Wielding my mop once more, I felt like I was cleaning up other people’s messes again. I wasn’t even here in the 70’s, the 80’s or even the 90’s. And yet, I was collating and analyzing data consisting of literally hundreds of thousands of low income or affordable housing agreements. I was able to definitively project where and when, and most importantly, in what district, those homes would be lost. Could you imagine knowing when a home was no longer going to be affordable enough for someone to live there, and doing nothing about it? That’s often what we do though.
So, when I was done, we presented my findings to New York’s City Council. ANHD succeeded in convincing enough council members that they had too many people in their districts that would be displaced from their homes. The work ever and always needs to be continued. But I’m glad to have seen some of the new laws put into place in how we generate affordable housing in major projects like the Far West Side in Manhattan, or some of the Brooklyn waterfront developments, or Williamsburg north of us. It took a lot of people to get those passed. It may not be enough, but it’s more than it could have been. And it’s often, and possibly only, ever accomplished when we work in collaboration; each relying and learning from the gifts of one another. The advocates working with the researchers working with those directly affecteds – and the list goes on and on. The cheerleaders from the pulpit reminding the rest of us, that a way can be found so long as we have the courage to take it.
Transformation, whether it be in city policy or our own spirits, occurs primarily in the light of one another. My ministry grows in light of what you all here have to share. And I pray your ministry does the same in light of what I have to share. I mourned yesterday at my home congregation of All Souls in Manhattan for a mentor of mine in my ministerial discernment and my minister, the Rev. Forrest Church. During the service, one of his son’s mentioned a time when he was watching a sports game with his dad. During one gatorade commercial, Forrest dozed off and woke up suddenly as if from a dream. His son said that he blurted out, “Life is a team sport.” I want to thank you one more time Forrest for inspiring me to make sense of the things that I continue to wrestle with. Life is a team sport, and we can only truly do it when we don’t make ourselves falsely feel alone; or attempt to shoulder the burdens of the world ourselves. It won’t work anyway, even if we try. And it’s not true; we’re not alone.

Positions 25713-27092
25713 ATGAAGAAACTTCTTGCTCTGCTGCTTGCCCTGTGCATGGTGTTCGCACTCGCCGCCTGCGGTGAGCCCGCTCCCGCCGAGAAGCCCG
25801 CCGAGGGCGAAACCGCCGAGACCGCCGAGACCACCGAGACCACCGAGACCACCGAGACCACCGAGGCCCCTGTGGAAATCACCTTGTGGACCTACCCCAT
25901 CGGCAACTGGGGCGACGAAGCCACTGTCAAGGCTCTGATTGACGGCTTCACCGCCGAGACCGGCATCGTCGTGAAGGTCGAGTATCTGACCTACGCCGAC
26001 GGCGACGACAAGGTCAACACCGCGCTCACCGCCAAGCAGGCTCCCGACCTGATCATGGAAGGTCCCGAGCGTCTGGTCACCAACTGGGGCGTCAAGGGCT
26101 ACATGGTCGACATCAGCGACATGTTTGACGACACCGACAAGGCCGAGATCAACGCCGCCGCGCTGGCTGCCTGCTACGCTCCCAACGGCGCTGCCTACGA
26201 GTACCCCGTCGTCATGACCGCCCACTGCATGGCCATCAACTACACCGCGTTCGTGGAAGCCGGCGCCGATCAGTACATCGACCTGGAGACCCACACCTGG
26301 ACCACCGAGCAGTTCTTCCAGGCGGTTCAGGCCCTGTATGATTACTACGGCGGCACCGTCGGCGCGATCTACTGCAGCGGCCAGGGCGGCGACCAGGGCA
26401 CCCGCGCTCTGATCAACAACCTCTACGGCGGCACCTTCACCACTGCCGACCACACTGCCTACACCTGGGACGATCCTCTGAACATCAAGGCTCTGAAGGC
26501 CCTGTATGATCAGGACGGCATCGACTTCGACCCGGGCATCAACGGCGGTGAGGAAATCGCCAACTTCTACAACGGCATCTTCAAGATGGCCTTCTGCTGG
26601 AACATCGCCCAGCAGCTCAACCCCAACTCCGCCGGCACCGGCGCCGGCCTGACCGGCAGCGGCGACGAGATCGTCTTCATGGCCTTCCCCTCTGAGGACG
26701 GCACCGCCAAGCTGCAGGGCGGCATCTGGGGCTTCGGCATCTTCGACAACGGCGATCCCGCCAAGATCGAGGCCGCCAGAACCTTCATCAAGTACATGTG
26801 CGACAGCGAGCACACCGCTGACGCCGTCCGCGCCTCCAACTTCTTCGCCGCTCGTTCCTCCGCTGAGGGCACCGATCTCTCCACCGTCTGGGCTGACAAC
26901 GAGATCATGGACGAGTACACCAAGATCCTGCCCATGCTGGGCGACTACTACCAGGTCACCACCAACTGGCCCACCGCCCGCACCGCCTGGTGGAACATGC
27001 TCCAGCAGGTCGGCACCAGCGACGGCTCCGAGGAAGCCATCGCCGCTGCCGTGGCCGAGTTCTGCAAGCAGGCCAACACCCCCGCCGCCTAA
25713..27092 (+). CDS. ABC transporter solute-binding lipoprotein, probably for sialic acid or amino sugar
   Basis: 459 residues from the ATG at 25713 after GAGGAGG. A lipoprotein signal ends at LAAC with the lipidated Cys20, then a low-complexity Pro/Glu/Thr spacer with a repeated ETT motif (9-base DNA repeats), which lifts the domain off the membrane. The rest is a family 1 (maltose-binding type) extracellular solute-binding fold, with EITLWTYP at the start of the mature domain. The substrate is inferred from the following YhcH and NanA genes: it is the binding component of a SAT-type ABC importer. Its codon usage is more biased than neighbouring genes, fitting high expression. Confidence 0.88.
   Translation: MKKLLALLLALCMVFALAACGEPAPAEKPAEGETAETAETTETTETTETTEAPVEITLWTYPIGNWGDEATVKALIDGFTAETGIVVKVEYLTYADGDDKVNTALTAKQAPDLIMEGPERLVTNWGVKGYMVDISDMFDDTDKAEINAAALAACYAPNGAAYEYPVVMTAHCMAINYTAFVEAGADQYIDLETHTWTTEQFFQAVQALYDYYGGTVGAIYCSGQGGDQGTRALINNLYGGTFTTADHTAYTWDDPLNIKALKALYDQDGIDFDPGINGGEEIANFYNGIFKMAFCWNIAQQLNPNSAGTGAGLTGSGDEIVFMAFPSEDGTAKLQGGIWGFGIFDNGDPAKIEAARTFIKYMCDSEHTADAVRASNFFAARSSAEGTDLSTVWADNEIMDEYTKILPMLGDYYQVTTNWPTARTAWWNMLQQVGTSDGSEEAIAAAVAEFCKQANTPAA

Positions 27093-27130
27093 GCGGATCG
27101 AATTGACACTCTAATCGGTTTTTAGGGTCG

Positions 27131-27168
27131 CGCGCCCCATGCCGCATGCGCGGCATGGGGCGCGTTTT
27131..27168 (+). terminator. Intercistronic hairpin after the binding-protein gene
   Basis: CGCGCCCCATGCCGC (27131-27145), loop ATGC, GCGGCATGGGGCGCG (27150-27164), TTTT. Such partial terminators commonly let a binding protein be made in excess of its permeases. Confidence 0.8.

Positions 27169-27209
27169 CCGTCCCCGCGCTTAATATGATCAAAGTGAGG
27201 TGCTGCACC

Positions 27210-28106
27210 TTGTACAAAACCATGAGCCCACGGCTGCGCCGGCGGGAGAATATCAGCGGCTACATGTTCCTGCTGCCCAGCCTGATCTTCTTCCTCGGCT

We are always given this religious choice – do we head off on the road alone – thinking everything and everyone along the way are ridiculous? (Coyote, you’re crazy! Moose – those antlers are so silly.) Or do we recognize that we realize more of who we are, and whom we can be when we enter into covenant with one another. When we use our voices to lift up each other, rather than to tear us down. This is the religious promise of our fifth principle. Playing our flutes, and our drums, and our Coyote yelps in concert makes the world a much more fabulous and human place to dwell.
This sermon was first preached at First UU in Brooklyn on October 16th, 2009. It looks at our third principle as a covenantal promise rather than a belief statement.